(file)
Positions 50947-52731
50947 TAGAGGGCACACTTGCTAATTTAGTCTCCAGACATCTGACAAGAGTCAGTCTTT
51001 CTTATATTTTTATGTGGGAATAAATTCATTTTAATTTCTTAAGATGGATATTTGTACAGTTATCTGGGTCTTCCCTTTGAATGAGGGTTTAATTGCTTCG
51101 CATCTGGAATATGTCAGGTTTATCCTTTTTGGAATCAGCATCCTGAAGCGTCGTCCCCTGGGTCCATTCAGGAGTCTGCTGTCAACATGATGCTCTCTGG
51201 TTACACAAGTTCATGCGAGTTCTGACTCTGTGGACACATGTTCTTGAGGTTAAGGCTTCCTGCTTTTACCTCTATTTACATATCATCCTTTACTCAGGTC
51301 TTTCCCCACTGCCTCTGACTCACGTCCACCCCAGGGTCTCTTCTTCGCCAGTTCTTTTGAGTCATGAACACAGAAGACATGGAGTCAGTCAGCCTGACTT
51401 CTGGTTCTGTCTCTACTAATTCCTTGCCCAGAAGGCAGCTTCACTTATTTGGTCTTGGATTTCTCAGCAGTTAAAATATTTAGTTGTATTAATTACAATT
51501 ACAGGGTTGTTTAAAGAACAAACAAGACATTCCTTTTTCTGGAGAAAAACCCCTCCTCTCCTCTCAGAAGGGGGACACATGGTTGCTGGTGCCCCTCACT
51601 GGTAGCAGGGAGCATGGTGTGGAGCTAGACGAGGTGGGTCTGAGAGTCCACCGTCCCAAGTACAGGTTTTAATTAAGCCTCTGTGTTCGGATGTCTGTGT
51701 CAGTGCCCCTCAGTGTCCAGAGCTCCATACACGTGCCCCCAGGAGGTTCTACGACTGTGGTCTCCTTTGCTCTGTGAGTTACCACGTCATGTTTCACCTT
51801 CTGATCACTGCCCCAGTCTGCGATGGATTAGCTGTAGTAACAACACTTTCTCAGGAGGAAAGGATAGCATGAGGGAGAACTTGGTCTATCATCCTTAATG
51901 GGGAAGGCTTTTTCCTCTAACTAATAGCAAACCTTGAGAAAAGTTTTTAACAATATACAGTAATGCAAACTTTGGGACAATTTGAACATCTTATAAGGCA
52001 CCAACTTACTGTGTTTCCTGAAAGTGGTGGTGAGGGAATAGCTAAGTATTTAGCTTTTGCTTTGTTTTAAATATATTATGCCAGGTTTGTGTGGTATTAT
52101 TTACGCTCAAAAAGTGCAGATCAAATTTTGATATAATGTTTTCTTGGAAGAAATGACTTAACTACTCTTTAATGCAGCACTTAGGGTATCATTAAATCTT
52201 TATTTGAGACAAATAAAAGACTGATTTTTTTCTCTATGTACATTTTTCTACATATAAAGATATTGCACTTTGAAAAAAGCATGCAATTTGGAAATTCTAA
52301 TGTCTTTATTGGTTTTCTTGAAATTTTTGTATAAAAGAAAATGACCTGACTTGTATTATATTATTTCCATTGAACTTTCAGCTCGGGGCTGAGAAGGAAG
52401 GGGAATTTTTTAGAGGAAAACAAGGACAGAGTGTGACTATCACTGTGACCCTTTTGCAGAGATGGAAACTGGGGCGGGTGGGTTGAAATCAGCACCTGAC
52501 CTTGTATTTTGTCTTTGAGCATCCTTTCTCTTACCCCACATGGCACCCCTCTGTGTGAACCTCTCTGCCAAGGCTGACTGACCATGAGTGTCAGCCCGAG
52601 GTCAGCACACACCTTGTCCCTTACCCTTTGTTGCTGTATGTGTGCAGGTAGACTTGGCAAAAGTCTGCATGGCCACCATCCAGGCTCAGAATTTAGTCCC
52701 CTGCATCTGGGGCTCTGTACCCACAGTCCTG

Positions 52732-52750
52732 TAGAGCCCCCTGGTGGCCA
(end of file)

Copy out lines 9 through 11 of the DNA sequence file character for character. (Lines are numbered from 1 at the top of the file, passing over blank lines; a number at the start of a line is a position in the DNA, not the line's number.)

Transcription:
51601 GGTAGCAGGGAGCATGGTGTGGAGCTAGACGAGGTGGGTCTGAGAGTCCACCGTCCCAAGTACAGGTTTTAATTAAGCCTCTGTGTTCGGATGTCTGTGT
51701 CAGTGCCCCTCAGTGTCCAGAGCTCCATACACGTGCCCCCAGGAGGTTCTACGACTGTGGTCTCCTTTGCTCTGTGAGTTACCACGTCATGTTTCACCTT
51801 CTGATCACTGCCCCAGTCTGCGATGGATTAGCTGTAGTAACAACACTTTCTCAGGAGGAAAGGATAGCATGAGGGAGAACTTGGTCTATCATCCTTAATG